Clinical implications of germline mutations in breast cancer: TP53
This review describes the prevalence of germline TP53 mutations, the risk of breast cancer and other cancers in mutation carriers and management implications for women with breast cancer and unaffected women.
Literature review of English language papers available through PubMed.
Women who carry germline mutations in the TP53 gene have a very high risk of breast cancer of up to 85% by age 60 years. Most of these breast cancers are early onset with a median age at diagnosis of 34 years. Approximately 5–8% of women presenting with breast cancer under 30 years old have a germline TP53 gene mutation. Breast cancers in women with TP53 mutations are more likely to be hormone receptor positive and/or Her2 positive. Mastectomy is recommended over lumpectomy in TP53 mutation carriers who have breast cancer so that adjuvant breast radiotherapy can be avoided. Risk-reducing surgery should be considered due to the high contralateral breast cancer risk. Mutation carriers are at high risk of various childhood and adult-onset cancers with a very lifetime risk of malignancy, the commonest malignancies being breast cancer and soft tissue sarcoma. In unaffected female mutation carriers, MRI breast screening or risk-reducing surgery is recommended. The optimal surveillance for other cancers is currently unclear and should ideally be performed as part of a clinical trial.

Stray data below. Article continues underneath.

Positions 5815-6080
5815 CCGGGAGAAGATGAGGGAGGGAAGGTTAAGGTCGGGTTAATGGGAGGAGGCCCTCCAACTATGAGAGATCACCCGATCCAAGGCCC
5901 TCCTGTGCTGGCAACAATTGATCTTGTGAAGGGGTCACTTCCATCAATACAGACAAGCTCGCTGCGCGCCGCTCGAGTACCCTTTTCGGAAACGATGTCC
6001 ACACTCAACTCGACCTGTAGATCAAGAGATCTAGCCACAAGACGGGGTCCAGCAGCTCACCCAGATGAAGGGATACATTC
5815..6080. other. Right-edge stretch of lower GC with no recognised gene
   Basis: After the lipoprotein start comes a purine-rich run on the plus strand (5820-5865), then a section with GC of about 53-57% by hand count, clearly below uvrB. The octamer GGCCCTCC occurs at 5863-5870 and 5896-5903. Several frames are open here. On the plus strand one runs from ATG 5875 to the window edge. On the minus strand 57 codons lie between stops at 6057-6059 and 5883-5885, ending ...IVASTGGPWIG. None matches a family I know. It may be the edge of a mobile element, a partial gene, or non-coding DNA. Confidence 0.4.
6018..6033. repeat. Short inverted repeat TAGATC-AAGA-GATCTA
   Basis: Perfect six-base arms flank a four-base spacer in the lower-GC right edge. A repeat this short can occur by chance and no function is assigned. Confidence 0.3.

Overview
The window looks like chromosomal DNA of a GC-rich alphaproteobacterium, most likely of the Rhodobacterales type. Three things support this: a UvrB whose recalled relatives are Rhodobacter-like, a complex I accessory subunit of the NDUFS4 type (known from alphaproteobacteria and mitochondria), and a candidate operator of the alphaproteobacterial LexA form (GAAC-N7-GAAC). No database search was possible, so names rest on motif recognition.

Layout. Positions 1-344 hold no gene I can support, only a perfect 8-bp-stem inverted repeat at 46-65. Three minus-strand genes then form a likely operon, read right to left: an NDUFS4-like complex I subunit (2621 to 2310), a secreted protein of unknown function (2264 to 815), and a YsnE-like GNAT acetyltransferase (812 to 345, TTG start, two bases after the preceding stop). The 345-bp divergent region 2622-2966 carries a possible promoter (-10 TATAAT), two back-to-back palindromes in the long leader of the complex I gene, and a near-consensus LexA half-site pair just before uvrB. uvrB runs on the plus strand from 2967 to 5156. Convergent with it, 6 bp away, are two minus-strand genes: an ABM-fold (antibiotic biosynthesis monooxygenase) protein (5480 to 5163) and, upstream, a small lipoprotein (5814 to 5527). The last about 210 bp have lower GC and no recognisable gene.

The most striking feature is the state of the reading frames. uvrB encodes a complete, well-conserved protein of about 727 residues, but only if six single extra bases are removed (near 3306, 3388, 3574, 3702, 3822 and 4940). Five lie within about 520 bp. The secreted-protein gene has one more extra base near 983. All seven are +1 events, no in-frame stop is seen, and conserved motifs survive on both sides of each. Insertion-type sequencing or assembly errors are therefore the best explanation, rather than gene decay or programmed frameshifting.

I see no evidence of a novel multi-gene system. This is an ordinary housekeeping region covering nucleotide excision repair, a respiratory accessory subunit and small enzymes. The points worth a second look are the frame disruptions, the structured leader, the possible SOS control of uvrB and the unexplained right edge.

Identifying a TP53 mutation in a gene panel test is a challenging result for the patient and clinician due to the high risk of second primaries and the lack of consensus about surveillance.
Publisher URL: https://link.springer.com/article/10.1007/s10549-017-4531-y
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